Morning Links

Morning Links: Flash Bob Edition

Thomas Cole, Clouds, ca. 1838.

COURTESY THE METROPOLITAN MUSEUM OF ART

News

A labor strike at the Vancouver Art Gallery in Canada came to an end after an agreement over compensation policies was ratified. [ARTnews]

“The author and ceramicist Edmund de Waal will unveil a major new work in the 500-year-old Jewish Ghetto in Venice to coincide with the opening of the 58th Biennale.” [The Art Newspaper]

A few artists and art administrators—including Guillaume (Saype) Legros, Hannah Rose Thomas, and Valeria Palmeiro, to name just a few—appeared on the Forbes “30 Under 30” list of prominent people. [Forbes]

An art teacher in Texas had her students dress up like Bob Ross to paint. “The Abilene Reporter-News said it best: It was a Bob Ross flash mob—a flash Bob, if you will.” [NPR]

Ivanka

The Atlantic took up the topic of the Ivanka Trump-taunting artwork that caused its subject to lash out at artist Jennifer Rubell last week. [The Atlantic]

In case you missed it, check out ARTnews’s coverage of the episode. [ARTnews]

Collections

“George Michael’s Art Collection On Global Tour Prior to Mid-March Christie’s Auction in London.” [Forbes]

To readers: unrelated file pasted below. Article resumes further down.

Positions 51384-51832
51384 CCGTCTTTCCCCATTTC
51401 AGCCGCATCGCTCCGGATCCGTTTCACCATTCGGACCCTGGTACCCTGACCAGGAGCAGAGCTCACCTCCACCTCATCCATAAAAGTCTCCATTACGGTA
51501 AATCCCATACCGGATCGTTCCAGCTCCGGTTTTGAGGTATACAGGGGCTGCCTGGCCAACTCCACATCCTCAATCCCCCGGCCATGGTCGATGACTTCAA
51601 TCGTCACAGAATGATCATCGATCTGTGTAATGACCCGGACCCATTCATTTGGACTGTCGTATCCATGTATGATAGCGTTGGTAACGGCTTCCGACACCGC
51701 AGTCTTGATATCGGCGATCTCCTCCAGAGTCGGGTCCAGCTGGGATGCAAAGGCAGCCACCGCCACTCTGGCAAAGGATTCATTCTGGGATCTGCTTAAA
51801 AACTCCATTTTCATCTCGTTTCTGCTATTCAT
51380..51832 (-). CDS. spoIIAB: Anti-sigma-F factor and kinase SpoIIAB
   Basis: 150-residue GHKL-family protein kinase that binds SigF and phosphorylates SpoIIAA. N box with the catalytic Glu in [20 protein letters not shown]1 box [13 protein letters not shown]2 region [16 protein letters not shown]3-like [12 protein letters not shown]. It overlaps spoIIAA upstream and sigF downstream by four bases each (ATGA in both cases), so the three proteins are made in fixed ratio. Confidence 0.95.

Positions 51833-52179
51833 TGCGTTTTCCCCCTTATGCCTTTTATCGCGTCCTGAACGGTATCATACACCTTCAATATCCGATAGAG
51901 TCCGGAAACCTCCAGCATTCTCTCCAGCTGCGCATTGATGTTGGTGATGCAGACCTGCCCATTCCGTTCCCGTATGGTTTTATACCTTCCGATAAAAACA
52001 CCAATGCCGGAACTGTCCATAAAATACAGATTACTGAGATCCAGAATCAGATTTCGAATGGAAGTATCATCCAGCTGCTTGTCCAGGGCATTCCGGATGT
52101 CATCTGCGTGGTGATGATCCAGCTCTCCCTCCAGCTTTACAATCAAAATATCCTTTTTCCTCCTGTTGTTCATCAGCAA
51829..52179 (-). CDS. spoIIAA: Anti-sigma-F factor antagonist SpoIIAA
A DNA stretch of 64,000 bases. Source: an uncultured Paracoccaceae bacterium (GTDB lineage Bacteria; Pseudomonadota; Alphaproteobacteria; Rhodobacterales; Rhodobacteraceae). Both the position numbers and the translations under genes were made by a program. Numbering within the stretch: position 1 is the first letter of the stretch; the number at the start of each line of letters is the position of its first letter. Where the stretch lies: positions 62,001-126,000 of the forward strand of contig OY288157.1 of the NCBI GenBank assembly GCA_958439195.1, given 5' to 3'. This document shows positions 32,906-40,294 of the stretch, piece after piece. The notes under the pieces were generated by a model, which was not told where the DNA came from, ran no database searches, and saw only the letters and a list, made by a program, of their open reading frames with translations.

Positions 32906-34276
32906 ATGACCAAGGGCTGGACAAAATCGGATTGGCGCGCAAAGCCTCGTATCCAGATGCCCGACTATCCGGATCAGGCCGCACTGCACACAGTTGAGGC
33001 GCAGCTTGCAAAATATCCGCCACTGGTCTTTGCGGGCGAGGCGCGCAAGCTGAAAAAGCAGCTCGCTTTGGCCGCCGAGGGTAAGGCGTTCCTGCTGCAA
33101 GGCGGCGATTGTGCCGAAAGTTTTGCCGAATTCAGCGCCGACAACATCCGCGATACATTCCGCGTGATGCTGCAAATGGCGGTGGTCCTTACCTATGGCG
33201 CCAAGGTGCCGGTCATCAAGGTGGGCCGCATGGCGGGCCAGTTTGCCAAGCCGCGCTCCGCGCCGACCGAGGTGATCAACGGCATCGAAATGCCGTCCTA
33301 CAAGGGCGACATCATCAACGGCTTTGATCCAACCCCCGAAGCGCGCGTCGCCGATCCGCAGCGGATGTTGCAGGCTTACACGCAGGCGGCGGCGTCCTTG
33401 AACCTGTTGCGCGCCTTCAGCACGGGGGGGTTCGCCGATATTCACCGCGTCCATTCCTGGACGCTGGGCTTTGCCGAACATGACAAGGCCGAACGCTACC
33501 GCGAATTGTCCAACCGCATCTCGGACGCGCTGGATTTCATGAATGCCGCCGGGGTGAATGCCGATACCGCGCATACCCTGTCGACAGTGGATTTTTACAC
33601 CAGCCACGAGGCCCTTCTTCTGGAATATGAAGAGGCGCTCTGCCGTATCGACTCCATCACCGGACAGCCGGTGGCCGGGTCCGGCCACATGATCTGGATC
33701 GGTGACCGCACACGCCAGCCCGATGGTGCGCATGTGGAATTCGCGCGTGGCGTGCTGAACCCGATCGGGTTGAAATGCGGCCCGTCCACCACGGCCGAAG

In Philadelphia, Terri Currier turned a loft in “a converted candy factory with 16-foot high ceilings, huge windows, and an open floor plan” into “a cozy space to share with her 15-year-old cat, Wally, and 68 paintings and other works of art.” [The Philadelphia Inquirer]

Misc.

The Atlantic City Arts Foundation is trying to enlist the arts in a “fight against blight.” [The Press of Atlantic City]

“Lars Von Trier Wants to Turn All His Movies Into Diamonds.” You know, the kind of diamond that, via a virtual-reality helmet, can be entered and experienced—as per “a puzzling exhibition” created by the Danish filmmaker at the M HKA contemporary art museum in Antwerp. [The New York Times]

“The controversial U.S. artist Andres Serrano has bought a miniature wedding cake, given as a favour at President Trump’s marriage to Melania Knauss in 2005, for $1,880 at auction in Boston.” [The Art Newspaper]

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